Brussels — Food & Water Europe today called on Members of the European Parliament (MEPs) to secure a moratorium on the use of nanotechnology in food and food packaging, saying the risks of the technology are so grave that it needs its own laws.
MEPs on the Environment Committee of the European Parliament will vote Monday (24 November) on a raft of amendments aiming to “streamline” EU law for placing novel foods on the market. This includes nanotechnology — extremely small particles engineered at the molecular level to create materials with new behaviours and chemical properties. The U.S. Environmental Protection Agency (EPA) admits that, “The same special properties that make nanoscale materials useful are also properties that may cause some nanoscale materials to pose potential risks to humans and the environment.”
Some of the known risks include:
- Damage to DNA
- Disruption of cellular function and production of reactive oxygen species
- Asbestos-like pathogenicity
- Neurologic problems (such as seizures)
- Organ damage, including significant lesions on the liver and kidneys
- Destruction of beneficial bacteria in wastewater treatment systems
- Stunted root growth in corn, soya, carrots, cucumber and cabbage
- Gill damage, respiratory problems and oxidative stress in fish
Food & Water Europe’s EU Food Policy Advisor Eve Mitchell said: “We appreciate the work of MEPs trying to strengthen what’s on paper, but they can only make the best of a bad job. Nanotechnology is different — we don’t even know yet how different — and it has no place in our food until those differences are clear and until the technology is clearly demonstrated to be safe both now and in the long term.”
More than 1,300 products claiming to use nanotechnology are already for sale in the EU, including cosmetics and sunscreens, despite the lack of safety data. Health supplements and antibacterial household products already contain nanosilver, called “extremely toxic” by researchers, and which can kill both good and bad bacteria as it passes through wastewater treatment systems, negatively affecting their performance.
Nanoscale particles may persist in the environment after human use, with potentially serious effects on farmland, water and wildlife. Nanosilver is also used in food packaging, where it can pass into the food itself, something a peer-reviewed study published in the journal Nanotechonology said demands “a review of the long-term biohazard issues of silver nanoparticles.” The EPA says, “Not enough is known to enable meaningful predictions on the biodegradation of nanomaterials in the environment and much further testing and research are needed.”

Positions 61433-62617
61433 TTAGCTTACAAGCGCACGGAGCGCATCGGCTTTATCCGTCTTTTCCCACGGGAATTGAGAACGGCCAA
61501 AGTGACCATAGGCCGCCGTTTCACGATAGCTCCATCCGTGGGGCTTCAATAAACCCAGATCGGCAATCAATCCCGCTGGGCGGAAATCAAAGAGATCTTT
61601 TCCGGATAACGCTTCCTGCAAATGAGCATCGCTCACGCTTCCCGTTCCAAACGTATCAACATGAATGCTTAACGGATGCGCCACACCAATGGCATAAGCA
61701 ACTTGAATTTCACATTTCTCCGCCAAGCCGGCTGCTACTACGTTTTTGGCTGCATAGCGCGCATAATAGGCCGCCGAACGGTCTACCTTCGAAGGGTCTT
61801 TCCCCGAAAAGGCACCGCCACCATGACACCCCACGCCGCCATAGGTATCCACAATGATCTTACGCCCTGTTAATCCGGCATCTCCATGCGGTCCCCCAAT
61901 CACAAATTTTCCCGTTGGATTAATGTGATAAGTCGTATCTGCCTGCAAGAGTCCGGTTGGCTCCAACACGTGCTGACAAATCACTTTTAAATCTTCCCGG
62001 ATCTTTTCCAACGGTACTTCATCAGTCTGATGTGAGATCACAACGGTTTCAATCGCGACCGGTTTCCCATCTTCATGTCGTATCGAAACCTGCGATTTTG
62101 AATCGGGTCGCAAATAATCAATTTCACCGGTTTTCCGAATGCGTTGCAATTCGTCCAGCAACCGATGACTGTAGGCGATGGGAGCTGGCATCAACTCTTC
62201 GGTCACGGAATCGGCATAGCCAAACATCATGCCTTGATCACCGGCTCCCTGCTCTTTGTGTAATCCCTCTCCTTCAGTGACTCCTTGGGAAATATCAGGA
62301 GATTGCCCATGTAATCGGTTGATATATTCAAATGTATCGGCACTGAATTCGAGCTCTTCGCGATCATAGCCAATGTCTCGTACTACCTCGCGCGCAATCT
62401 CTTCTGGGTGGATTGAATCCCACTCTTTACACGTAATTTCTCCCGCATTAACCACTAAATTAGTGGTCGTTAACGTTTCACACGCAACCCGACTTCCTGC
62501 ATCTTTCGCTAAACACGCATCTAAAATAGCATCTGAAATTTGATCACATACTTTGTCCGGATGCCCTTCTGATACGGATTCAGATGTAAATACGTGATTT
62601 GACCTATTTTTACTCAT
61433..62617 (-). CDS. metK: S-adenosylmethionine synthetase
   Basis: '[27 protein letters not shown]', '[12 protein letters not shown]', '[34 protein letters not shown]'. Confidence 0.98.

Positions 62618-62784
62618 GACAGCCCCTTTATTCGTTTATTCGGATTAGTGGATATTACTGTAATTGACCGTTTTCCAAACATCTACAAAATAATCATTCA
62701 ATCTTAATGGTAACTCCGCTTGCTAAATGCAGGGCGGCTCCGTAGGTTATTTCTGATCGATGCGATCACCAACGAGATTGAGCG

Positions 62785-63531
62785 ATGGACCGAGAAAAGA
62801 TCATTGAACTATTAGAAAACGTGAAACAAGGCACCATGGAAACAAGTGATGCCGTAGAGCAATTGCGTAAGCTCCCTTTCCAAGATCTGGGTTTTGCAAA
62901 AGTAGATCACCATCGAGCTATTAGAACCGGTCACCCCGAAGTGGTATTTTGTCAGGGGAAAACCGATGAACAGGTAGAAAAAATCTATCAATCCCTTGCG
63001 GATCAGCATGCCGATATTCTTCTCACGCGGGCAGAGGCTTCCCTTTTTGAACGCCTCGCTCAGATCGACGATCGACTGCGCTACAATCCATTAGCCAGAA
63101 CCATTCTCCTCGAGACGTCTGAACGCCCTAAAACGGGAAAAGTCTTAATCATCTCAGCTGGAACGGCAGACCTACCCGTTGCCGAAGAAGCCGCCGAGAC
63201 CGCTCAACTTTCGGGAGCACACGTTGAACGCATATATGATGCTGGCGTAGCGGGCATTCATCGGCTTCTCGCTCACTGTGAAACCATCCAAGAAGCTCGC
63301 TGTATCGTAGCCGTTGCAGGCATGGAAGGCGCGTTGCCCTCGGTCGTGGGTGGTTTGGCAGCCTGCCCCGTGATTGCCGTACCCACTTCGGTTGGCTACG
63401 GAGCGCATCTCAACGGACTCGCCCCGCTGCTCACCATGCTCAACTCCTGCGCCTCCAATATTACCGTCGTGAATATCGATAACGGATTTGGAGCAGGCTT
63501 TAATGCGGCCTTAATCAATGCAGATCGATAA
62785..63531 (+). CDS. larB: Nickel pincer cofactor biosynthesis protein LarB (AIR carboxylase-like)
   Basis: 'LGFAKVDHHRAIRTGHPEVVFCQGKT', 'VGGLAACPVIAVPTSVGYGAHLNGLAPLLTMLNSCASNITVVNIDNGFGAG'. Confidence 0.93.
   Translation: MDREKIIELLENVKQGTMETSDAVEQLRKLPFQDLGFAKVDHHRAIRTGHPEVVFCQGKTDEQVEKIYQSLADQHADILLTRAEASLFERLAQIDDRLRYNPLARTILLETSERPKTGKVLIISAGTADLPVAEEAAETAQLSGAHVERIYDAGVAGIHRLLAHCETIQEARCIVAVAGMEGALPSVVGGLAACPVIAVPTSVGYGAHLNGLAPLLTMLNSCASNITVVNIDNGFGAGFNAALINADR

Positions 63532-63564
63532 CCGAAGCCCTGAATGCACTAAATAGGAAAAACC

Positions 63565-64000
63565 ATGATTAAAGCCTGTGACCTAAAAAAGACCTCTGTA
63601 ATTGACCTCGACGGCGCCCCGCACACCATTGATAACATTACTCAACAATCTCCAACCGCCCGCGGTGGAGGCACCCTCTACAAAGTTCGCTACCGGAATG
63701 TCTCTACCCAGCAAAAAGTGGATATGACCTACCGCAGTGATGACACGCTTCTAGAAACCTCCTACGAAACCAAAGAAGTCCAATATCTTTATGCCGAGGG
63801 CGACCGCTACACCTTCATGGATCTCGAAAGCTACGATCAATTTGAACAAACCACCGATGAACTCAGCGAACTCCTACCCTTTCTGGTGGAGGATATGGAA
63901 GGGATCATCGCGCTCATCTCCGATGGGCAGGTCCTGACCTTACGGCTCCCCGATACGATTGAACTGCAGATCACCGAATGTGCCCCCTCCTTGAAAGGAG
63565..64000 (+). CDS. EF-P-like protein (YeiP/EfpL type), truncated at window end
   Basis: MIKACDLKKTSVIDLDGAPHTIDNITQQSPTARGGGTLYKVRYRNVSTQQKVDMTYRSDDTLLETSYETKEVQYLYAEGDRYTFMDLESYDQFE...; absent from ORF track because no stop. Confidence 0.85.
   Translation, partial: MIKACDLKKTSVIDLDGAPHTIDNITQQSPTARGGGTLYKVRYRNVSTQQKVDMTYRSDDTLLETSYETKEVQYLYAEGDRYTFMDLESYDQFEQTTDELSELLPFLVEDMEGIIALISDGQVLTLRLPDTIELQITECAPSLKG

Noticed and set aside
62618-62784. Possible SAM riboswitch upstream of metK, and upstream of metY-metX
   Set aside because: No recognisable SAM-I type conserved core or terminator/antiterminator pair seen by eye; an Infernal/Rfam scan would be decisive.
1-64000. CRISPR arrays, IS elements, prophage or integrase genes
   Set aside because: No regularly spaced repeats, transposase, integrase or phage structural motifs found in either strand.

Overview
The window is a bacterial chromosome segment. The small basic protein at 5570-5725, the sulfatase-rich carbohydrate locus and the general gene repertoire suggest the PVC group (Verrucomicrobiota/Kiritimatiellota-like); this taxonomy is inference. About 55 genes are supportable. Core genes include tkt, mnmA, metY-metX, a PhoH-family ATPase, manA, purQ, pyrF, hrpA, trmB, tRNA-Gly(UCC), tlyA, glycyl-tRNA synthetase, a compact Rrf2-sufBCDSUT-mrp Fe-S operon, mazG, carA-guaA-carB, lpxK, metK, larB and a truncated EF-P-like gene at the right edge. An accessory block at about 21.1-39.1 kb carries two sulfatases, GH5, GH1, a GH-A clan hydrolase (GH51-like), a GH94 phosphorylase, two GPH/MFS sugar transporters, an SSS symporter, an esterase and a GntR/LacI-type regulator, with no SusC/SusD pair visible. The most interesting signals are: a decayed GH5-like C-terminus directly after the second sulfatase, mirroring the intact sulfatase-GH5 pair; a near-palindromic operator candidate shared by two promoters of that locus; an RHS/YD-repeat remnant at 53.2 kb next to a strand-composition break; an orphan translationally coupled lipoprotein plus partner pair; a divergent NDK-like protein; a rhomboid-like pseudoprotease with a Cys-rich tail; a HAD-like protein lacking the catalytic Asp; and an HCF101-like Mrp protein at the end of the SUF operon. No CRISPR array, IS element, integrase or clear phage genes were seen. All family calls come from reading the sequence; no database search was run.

Mitchell added: “EU Novel Food law aims to ensure that food is ‘safe and wholesome’ with ‘a high level of protection of human health’. Nanotech simply cannot be called safe or wholesome, and it shouldn’t be ‘streamlined’ into our food. MEPs must either support or table amendments that secure a full moratorium until dedicated regulation is in place for nanotech in food, until full safety analysis shows that it is safe and until clear labels on all affected products are enacted.”
“Cloning and genetically modified organisms (GMOs) were removed from EU Novel Food regulations precisely because they are different and need dedicated regulations. It’s time we stopped trying to shoehorn nanotech into a law designed to handle things like traditional foods from other countries. It needs dedicated regulation, and a full regime for liability resting on the companies selling it. The industry shouldn’t have a problem with that if what they are selling is safe.
“This is a very new technology, and we already we know it is dangerous. We also know that the science on this is so young that there isn’t even an agreed scientifically robust definition which we can use to identify nanotech. We appeal to MEPs to not rush through a mechanism to accept it just because the industry wants to sell it to us.”
Contact: Eve Mitchell, EU Food Policy Advisor, Food & Water Europe, +44 (0)1381 610 740 or emitchell(at)fweurope(dot)org